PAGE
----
Well, James is saying here that’s the problem with our marriage with the Lord. Our love for God grows cold and our infatuation with the world gets hotter. The solution is to draw near to God. Let me be real practical on that subject. You want to draw near to God? Then make a commitment to be in church every time the door’s open, whether you think you need it or not, whether you think what the pastor has to say is worth it or not, whether you feel like it or not. Draw near to God and he will draw near to you. Read your Bible every morning. Spend quality time in prayer every day with the Lord. That’s living in dependence upon God. Avoiding those things is living in pride.
And then practice repentance. That’s what James means when he says, “Be miserable, and mourn, and weep; let your laughter be turned into mourning, and your joy into gloom.” James isn’t being a kill joy here. He’s not saying you can’t have fun in life, you can’t laugh. But he is stressing the importance of repentance in a right relationship with the Lord. Acknowledging our sin is key to having a close relationship with the Lord. The devil will tell you when you sin that you’ve really done it now. God can’t forgive you again. God doesn’t love you now, you’ve done this so many times before. Satan will try to keep you in your sin, and to wallow in your sin. He will say, what’s the point of repentance? But James says, no, don’t listen to the devil. Resist the lies of the devil. Repent, and God will give you a greater grace. And the devil will flee from you.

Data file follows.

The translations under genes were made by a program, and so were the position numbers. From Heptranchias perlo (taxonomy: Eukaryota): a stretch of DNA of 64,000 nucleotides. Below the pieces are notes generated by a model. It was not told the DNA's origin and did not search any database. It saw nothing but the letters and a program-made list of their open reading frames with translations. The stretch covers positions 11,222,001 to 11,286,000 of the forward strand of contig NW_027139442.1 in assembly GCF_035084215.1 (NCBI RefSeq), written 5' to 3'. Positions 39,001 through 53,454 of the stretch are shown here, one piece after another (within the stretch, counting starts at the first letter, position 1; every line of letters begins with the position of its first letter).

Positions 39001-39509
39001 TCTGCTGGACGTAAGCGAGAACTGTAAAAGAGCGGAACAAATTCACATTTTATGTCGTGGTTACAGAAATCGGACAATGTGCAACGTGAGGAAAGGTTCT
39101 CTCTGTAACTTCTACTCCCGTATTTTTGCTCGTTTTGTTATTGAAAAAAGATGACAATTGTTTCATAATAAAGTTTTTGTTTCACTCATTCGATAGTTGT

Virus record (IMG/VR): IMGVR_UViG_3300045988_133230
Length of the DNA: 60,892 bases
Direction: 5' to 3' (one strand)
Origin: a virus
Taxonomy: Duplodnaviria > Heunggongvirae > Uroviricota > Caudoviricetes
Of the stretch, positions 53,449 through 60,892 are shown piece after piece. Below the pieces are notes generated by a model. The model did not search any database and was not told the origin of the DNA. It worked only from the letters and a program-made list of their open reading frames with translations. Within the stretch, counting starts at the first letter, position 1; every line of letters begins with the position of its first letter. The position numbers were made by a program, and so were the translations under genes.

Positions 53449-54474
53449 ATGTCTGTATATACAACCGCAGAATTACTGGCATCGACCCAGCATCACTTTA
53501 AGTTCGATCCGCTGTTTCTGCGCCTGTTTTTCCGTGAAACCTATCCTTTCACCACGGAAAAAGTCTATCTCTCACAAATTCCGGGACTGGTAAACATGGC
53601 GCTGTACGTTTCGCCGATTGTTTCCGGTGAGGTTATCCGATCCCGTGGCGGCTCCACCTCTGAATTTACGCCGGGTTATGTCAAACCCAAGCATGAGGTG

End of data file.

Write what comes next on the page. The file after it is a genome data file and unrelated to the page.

Repentance is simply acknowledging your sin, turning from your sin, and realizing that God can deliver you from it. It’s agreeing with God about your condition. Pride is agreeing with Satan that you’re really not that bad of a person.
So the way to resist the devil is to humble yourself before God, to repent, and to draw near to Him. Rather than listen to the wisdom of the world and try to exalt yourself, to glorify yourself and feed your ego, James says “Humble yourselves in the presence of the Lord, and He will exalt you.” That’s the counter intuitiveness of the wisdom from above. That the way to exaltation is not through selfish ambition, not through envy, not through selfishly taking whatever you think will make you happy, but in humbling yourself before the Lord. And when we are humble before God, then He will lift us up. He will exalt us. And that position is one that we will have for eternity.
Peter says in “Therefore humble yourselves under the mighty hand of God, that He may exalt you at the proper time, casting all your anxiety on Him, because He cares for you. Be of sober [spirit,] be on the alert. Your adversary, the devil, prowls around like a roaring lion, seeking someone to devour. 9 But resist him, firm in [your] faith, knowing that the same experiences of suffering are being accomplished by your brethren who are in the world. After you have suffered for a little while, the God of all grace, who called you to His eternal glory in Christ, will Himself perfect, confirm, strengthen [and] establish you. To Him [be] dominion forever and ever. Amen.”